in the U.S. This would barely be at the pre-farm-bill levels.
Fiber Demand Outpacing Acres of Supply
With hempcrete and hempwood certified at the federal level as viable construction materials, plant-
based plastics making inroads as a plastic alternative and automobile manufacturers increasing the
percentage of auto parts containing hemp, demand for hemp fibers is poised to increase significantly in
2023 and 2024. Unfortunately, the pace of growth in the demand for fiber appears to be outpacing the
number of acres licensed in the U.S. This could portend a constraint in the supply, leading to increased
costs and extended lead-times. At the very time that hemp fiber is hoping for economies of scale to
reduce costs and compete with traditional products on price, there is a real possibility that raw material
supply will be constrained and higher costs will occur, resulting in a slower ramp and adoption of hemp-based products.
Convergence Impacted by Divergence
So, at a time where there should be a convergence of factors that would benefit hemp, increased
supply, lower costs and greater adoption of the industry, there seems to be a divergence associated
with the supply chain (A.K.A. higher growth and less industry participation). On the surface, this appears that this disconnect will impact the ramps in multiple markets and push out the demand.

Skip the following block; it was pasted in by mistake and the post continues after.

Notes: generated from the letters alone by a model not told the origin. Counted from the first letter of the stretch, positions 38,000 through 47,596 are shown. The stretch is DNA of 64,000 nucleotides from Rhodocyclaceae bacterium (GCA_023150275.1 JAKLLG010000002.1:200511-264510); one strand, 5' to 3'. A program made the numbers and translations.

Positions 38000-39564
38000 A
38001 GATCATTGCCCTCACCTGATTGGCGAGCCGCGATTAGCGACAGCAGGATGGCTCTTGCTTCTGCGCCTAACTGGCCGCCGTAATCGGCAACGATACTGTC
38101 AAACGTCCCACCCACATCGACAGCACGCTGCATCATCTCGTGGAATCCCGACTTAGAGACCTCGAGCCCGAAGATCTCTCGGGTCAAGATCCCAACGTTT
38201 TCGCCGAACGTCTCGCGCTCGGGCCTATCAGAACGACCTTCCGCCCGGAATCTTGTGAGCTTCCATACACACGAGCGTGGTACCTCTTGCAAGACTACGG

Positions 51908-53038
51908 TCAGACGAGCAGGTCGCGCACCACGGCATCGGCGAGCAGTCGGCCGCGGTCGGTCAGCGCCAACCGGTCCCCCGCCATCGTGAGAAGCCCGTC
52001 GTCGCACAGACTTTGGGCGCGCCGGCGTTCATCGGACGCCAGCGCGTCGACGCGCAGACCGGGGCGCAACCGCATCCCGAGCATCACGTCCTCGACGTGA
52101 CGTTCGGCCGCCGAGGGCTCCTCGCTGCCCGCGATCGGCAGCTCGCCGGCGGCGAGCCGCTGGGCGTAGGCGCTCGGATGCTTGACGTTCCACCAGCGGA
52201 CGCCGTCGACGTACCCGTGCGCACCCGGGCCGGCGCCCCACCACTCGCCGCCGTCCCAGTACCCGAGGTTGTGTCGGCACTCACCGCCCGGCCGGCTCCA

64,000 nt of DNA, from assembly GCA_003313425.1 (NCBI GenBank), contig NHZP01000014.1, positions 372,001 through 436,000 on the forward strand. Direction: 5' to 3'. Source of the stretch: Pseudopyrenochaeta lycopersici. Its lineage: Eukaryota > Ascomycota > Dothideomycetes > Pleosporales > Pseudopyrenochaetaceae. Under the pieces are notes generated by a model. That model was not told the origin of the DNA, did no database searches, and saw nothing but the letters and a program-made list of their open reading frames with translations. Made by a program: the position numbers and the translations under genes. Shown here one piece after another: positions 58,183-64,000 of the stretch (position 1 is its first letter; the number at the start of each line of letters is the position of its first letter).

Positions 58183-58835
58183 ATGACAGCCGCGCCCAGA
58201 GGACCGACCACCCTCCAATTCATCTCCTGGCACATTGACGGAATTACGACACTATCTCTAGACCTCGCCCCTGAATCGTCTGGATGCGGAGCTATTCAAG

Based on a supply chain assessment, it appears that 2023 is already predestined to supply shortages, or
at best, a continued decline in available inventories. Licensed acreage is low and there is little interest in adding more. Add to this the fact that the cost of capital is higher and the supply chain is still fragmented.
The industry will be better positioned for success in 2024, assuming there is a better coordinating and
communication about where the demand is coming from. Manufacturers will need to recruit new growers and develop more connections between the farmers and the processors / manufacturers. By coordinating activities, manufacturers will have continuity of supply that will support confidence in the market and confidence in future growth. Coordination will also provide farmers with price stability and assurances that there will be a home for their crop.
What can be done to address this?
This coordinated effort must come from the industry as the U.S. federal government is still stuck in the
malaise of cannabinoid policy. The one federal bright spot is the USDA, where they are trying to develop policies to bridge the gap between farmers and manufacturers. For this season, though, it is too late.
However, given the potential of hemp in multiple sectors, it is imperative that the industry gains its
voice, partner with the USDA to fund and create opportunities that will propel the growth of the hemp
industry moving forward. Without public/private partnership to differentiate the fiber and grain growth
opportunities, the industry will continue to be impacted unintentionally by overreaching